Where would that staff go? Asked where personnel were likely to be added or subtracted in the next five years, the growth areas were “Instruction, instructional design, and information literacy services,” “digital preservation and archiving,” and “web services and information technology.” Retrenchments were expected in technical services, metadata, and cataloguing; access services such as circulation; and print preservation and collections management.
Stuff does matter, though. Next on the wish list came buying more “online or digital journals’ at about two-fifths (although “print journal subscriptions” was almost invisible at bottom of list), with “facilities” close behind and “technology, systems and infrastructure” next.
There was a big change in the wish list since 2010, the authors reported:
In the area of “discovery tools,” there was an incredible shift in the responses relative to a similar question in the 2010 survey. Then, 41% of respondents said that they would like to invest the additional money in tools for discovery, while in 2013 only 16% of respondents said they would like to invest more in this area. This may suggest that many of the libraries that wanted to make more investments in discovery systems and services have already done so, and thus the level of new spending in this area will level off or decline in the future. Interest remains stronger among master’s and baccalaureate institutions than among doctoral institutions.
The librarians reported that of the money they do have for materials, more than half goes to online or digital journals or databases (about 70 percent for doctoral libraries), while less than 20 percent is going toward print journals and print books (a reduction especially pronounced at the doctoral schools).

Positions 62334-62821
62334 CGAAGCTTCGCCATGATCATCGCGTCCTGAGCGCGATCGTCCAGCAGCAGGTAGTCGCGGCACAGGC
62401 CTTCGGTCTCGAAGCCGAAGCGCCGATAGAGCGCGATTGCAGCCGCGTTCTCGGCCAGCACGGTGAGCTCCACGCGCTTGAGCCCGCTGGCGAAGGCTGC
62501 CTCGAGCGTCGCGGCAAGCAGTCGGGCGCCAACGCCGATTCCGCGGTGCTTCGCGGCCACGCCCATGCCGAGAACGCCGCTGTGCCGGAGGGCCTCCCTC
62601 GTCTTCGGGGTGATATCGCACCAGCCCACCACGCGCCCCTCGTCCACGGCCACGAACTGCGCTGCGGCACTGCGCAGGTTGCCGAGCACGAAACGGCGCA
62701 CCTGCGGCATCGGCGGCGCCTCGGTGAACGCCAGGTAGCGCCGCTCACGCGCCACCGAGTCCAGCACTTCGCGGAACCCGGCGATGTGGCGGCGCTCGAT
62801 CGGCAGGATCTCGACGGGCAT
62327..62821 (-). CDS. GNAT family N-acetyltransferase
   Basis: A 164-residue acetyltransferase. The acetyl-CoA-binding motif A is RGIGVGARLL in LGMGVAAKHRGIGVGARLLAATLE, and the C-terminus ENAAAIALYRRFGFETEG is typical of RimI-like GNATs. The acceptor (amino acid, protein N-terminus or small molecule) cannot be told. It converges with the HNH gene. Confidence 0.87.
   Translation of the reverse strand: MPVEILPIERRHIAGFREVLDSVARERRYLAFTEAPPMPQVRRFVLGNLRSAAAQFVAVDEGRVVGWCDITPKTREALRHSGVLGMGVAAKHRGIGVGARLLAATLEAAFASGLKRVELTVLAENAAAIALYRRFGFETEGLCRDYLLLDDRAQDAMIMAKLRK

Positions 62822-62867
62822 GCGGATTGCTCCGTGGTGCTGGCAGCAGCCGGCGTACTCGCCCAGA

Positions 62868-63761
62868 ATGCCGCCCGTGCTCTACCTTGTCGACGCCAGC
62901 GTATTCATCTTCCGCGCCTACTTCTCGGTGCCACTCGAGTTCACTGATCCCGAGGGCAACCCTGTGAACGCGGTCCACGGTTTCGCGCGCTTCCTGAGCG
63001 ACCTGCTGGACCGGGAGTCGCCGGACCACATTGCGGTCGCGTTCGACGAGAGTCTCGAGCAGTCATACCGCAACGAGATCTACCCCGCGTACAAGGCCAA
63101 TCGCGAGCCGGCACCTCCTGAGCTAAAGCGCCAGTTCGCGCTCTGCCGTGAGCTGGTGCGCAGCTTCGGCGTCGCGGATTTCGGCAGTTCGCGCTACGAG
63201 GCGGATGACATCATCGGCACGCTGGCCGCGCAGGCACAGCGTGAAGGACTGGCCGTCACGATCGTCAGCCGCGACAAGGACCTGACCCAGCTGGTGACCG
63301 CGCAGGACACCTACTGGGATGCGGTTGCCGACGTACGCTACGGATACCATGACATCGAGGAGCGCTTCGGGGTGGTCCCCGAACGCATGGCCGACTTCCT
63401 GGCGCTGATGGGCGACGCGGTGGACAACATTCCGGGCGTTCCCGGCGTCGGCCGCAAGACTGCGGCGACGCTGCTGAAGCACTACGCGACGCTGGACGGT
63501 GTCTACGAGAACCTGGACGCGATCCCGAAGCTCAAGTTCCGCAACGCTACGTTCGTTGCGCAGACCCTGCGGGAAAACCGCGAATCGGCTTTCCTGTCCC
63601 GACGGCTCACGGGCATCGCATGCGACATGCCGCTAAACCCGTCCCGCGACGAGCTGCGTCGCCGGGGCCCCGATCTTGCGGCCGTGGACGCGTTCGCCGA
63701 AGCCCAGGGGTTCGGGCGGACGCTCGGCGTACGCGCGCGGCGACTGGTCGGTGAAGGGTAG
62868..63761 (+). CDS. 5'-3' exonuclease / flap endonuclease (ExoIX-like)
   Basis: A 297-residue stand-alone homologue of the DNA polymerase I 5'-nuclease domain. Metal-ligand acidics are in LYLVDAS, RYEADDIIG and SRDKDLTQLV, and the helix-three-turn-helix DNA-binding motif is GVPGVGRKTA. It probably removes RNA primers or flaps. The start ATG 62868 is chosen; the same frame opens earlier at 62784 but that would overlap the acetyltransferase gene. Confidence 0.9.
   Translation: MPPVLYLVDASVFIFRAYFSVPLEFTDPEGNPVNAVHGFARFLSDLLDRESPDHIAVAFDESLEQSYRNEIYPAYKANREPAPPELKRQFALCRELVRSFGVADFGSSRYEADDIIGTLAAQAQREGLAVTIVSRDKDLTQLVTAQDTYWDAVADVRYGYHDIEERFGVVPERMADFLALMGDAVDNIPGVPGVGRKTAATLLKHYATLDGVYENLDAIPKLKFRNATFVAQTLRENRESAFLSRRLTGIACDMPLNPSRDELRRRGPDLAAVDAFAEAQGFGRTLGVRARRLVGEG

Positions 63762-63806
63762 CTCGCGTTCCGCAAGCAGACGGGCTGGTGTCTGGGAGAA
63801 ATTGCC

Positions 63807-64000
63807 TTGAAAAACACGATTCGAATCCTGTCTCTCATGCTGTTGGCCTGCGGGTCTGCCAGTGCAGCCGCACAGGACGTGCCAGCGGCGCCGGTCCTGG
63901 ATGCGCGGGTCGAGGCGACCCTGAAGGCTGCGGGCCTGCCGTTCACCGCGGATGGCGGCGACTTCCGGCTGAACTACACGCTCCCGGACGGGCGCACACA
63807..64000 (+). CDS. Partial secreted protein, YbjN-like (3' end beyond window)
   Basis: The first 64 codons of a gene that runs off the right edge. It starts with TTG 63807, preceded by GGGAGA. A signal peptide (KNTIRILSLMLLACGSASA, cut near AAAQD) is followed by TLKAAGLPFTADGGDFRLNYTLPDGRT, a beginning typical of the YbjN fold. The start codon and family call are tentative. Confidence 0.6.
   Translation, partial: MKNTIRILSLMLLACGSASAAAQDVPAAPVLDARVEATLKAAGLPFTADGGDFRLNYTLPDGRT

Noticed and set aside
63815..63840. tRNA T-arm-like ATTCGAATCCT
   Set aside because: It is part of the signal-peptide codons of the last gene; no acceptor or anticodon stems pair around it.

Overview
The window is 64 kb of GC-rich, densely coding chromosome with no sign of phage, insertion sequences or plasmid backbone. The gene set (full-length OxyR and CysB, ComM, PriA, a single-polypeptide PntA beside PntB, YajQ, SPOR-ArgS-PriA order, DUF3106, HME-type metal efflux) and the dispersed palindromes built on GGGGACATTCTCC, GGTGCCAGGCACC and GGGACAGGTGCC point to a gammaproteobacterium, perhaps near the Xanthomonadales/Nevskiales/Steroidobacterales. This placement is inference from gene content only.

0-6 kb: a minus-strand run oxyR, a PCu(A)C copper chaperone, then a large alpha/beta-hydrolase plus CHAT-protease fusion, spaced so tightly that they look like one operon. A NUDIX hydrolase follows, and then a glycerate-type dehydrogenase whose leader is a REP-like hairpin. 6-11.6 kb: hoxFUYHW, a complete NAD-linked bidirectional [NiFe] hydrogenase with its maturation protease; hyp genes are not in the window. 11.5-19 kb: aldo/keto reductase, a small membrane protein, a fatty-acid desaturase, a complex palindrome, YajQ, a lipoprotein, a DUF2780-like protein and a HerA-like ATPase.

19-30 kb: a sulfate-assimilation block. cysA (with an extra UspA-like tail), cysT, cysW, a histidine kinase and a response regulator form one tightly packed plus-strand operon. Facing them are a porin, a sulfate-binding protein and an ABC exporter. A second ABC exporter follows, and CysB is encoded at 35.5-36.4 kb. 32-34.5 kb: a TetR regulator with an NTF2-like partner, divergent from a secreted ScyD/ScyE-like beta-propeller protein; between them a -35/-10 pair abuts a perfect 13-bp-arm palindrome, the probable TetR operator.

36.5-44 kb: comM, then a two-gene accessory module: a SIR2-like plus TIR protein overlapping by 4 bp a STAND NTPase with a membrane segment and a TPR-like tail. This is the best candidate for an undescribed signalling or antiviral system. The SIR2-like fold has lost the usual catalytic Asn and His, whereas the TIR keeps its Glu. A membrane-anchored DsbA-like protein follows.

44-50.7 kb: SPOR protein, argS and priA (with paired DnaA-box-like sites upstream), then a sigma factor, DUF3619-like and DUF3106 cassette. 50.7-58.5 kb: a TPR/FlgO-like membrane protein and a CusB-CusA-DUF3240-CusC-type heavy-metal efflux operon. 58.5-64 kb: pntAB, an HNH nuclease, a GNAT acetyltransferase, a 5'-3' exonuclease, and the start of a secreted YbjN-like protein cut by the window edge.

But not all digital materials are created equal. The authors posed the statement to both faculty and librarians in the last two surveys, “Within the next five years, the use of e-books will be so prevalent among faculty and students that it will not be necessary to maintain library collections of hard copy books.” While there’s more agreement with this with faculty in 2012 and librarians in 2013 compared to the two surveys from three years previous—but the acceptance still hovers around 10 percent mark.
And while faculty was more in agreement on the rise of the e-book, they were far below library professionals in being comfortable with cessation of print journals, the authors of the survey reported. Presented with these statements like these about journals: “Assuming that electronic collections of journals are proven to work well, are readily accessible and are digitally preserved, I would be happy to see hard copy collections discarded and replaced entirely by electronic collections” and “I am completely comfortable with journals my library subscribes to ceasing their print versions and publishing in electronic-only form,” about half or more of librarians agreed Faculty acceptance was closer to 40 percent.
Given that the pro e-book numbers were so low for all concerned, it’s not hard to see these two somewhat conflicting impulses co-existing. But its indicative that, and Marcum noted in the preface, of both the challenges and the opportunities awaiting academic libraries in the digital age.